Can You Bring a Person with Alzheimer's to Holiday Gatherings?
Just like gifts and fruitcake, parties and family gatherings are a perennial staple of the holiday season. And, for a person caring for a loved one who has Alzheimer's, these get-togethers can be more chore than cheer.
As an experienced caregiver, you have probably adapted your communication style to fit your elderly loved one's capabilities and moods. But, other family members and friends are likely to be unequipped when it comes to interacting with someone who has Alzheimer's.
This doesn't mean that you have to shut your elderly loved one out of holiday festivities.
As a caregiver, you are in a position to help make fellow party-goers feel more comfortable interacting with a senior who has dementia—making a holiday shindig merrier for all involved:
- Give a status update. Send an email, or write a letter with a short primer. Tell everyone who is attending a holiday gathering how the senior with Alzheimer's is doing. Let party-goers know what to expect in terms of behavior. Explain odd quirks and perhaps share a humorous anecdote involving the senior to help put people at ease. Let family and friends know how much you appreciate their efforts to include a senior with dementia into the holiday celebrations. Including a photo is a good way to remind people that they are not interacting with a disease—they are interacting with a beloved family member or friend.
- Ease apprehension and encourage interaction. People are likely to feel apprehensive about conversing with a senior who has dementia. What do they say? What if the senior forgets who they're talking to or what the conversation is about? Reassure potential guests that positive interaction with the senior is possible and that engaging with their elderly loved one will help them.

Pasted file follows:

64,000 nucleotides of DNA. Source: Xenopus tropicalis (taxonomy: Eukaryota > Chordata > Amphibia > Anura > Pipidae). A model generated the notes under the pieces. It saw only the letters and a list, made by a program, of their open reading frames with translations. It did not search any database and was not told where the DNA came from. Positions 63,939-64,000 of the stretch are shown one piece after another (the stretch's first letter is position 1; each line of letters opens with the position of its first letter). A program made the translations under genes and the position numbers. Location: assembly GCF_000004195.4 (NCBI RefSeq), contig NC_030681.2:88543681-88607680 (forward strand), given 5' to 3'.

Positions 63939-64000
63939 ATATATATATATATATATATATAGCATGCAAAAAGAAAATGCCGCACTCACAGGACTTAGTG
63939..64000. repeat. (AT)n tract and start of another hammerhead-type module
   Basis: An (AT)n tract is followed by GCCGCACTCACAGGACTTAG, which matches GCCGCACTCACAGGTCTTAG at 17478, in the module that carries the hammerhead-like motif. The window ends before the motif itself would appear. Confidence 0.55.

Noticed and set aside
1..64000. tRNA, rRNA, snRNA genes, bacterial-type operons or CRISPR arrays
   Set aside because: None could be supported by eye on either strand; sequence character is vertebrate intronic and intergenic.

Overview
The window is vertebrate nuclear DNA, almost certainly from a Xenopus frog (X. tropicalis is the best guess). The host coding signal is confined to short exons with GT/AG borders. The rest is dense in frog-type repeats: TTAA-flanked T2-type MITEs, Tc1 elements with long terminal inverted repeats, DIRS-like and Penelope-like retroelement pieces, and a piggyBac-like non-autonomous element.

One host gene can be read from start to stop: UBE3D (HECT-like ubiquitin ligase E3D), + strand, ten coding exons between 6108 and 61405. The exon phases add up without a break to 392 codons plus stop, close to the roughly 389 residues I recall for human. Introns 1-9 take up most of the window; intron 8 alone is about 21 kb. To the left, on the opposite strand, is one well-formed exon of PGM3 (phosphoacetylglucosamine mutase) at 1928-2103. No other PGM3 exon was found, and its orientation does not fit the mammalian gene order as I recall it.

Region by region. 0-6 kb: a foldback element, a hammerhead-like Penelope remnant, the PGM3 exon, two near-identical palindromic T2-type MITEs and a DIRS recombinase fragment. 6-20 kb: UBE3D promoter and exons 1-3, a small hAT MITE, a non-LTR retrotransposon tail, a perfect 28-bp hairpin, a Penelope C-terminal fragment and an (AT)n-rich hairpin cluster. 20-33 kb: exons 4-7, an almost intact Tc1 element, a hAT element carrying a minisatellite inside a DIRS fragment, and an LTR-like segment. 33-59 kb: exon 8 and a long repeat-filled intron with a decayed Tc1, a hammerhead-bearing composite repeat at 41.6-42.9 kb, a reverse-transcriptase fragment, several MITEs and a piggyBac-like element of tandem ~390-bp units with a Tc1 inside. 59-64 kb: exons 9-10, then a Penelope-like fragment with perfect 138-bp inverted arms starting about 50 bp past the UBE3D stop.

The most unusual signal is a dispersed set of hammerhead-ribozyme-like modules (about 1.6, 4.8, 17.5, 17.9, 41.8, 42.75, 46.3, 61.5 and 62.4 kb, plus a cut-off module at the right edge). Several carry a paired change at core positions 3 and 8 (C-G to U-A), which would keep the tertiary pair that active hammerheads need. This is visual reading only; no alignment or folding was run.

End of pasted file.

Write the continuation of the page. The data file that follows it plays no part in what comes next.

- Offer tips. As the primary caregiver of the senior, you are in a unique position to offer guidance to friends and family members who are feeling apprehensive on how to navigate a conversation with a person who has Alzheimer's. Offer up a few tips based off of your interactions with the senior. Potential tips may include: asking open-ended questions, speaking from the heart, and reacting with patience to a senior who repeats themselves or loses the thread of a conversation.
- Tactfully handle damage control. If someone is talking to the senior and the interaction goes awry, don't panic and don't immediately apologize. Tend to your elderly loved one first. Once you make sure they are alright, explain the situation to the other person or people involved in the conversation. But, avoid talking about the person with dementia if they are within hearing range.
- Be on the lookout for agitation. People dealing with dementia can sometimes become overwhelmed in settings where there is a lot of activity or lots of other people. If you see your elderly loved one showing signs of anxiety, politely excuse yourself and take the senior to a room with no people in it to help them calm down.